You must have the PIC wired up & be
able to compile & load programs to do the other tutorials.
To run the other tutorials, follow these steps:
1. Connect circuit as described.
2. Compile the example code with whatever compiler you are
3. Load the program onto the PIC.
4. Turn on the power to run the program
If you don’t know how to code something, look at old PIC code on
the robotics lab’s computers. I have found that we need to solve
similar programming problems year after year, especially when we
are talking about sensor input & motor output. Chances are good
that somebody already wrote it. The PIC MCU C compiler manual is
a good reference too.
I recommend that you try to be neat when attaching wires & other
components. Cut your wires so that they lie flat on the
breadboard, not sticking up. Make sure the bare ends are long
enough to make a solid connection with the breadboard – you
don’t want a loose wire! Be orderly when you run wires to the
various sensors & motors, too. You will have a confusing
spaghetti forest when you add sensors, motors, switches, and
Another good idea
is to use wire colors consistently. For example, every time you
have a wire going to ground, use the same color, usually black.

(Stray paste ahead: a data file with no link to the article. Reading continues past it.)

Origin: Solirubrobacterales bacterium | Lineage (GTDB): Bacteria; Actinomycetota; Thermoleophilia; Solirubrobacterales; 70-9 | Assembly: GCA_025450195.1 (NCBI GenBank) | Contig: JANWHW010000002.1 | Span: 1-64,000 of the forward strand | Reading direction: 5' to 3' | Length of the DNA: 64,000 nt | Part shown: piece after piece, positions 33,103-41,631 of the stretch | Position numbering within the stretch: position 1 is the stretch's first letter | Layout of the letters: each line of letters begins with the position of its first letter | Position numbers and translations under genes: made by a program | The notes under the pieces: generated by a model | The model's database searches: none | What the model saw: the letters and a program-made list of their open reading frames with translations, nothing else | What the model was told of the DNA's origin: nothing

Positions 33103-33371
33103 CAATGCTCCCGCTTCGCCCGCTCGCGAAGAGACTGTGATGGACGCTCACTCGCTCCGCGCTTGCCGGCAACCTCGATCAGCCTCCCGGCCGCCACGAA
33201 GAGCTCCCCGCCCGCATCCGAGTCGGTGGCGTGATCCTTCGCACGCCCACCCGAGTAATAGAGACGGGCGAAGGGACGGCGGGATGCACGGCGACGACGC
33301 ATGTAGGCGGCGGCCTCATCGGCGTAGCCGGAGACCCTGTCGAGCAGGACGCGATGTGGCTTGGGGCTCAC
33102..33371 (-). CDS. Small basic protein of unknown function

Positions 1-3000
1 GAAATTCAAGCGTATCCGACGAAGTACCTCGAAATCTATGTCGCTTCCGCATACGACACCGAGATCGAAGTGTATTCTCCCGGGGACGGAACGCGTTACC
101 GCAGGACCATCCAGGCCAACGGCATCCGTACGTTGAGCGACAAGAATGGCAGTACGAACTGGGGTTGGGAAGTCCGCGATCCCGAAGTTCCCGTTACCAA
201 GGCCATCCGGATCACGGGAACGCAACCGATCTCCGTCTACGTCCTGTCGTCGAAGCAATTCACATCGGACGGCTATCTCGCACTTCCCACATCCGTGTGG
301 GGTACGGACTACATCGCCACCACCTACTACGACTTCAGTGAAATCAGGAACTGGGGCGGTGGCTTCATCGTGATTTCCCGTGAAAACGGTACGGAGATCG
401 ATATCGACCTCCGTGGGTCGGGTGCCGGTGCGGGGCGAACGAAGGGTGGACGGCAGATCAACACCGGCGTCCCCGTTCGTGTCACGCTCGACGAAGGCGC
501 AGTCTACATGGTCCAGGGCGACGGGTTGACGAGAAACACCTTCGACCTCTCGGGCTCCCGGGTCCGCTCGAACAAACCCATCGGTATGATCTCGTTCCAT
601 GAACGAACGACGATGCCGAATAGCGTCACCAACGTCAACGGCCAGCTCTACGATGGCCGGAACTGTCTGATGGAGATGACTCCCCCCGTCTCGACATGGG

That way, you can understand what it does with a glance. This is
important when you have 50+ wires on the board. I use red for
power (the + on the battery & breadboard), black for ground (the
-), blue for inputs, and green for outputs.
Always double check your
connections before flicking the switch. If just one wire is in
the wrong position, it could disable your circuit or burn
You can build your circuit with
test LEDs, to make sure it is working when you turn it on. I
have a power light directly connected to the battery to so I
know when the circuit is on. I also have an LED controlled by
the PIC. In my programs, I make the PIC turn the LED on when it
starts running. That way I know that the PIC is working
The Anode of the LED goes to the
+5v rail out of the regulator. The cathode of the LED goes to a
current limiting resistor – any value between 220 and 1k is
fine. The other end of the resistor goes to Ground. This LED
should turn on at full brightness when the circuit is turned on.
If the LED does not turn on, you may have the LED in backwards.
If you know the LED is in correctly, and it does not turn on or
turns on dimly when the power is turned on, TURN OFF YOUR
CIRCUIT, and check your wiring. This most likely means there is
a short somewhere with your power rails.
If you have been running the
robot for a while, check the power battery voltage. If the
voltage gets too low, the robot will behave strangely due to PIC
doing a “brownout”.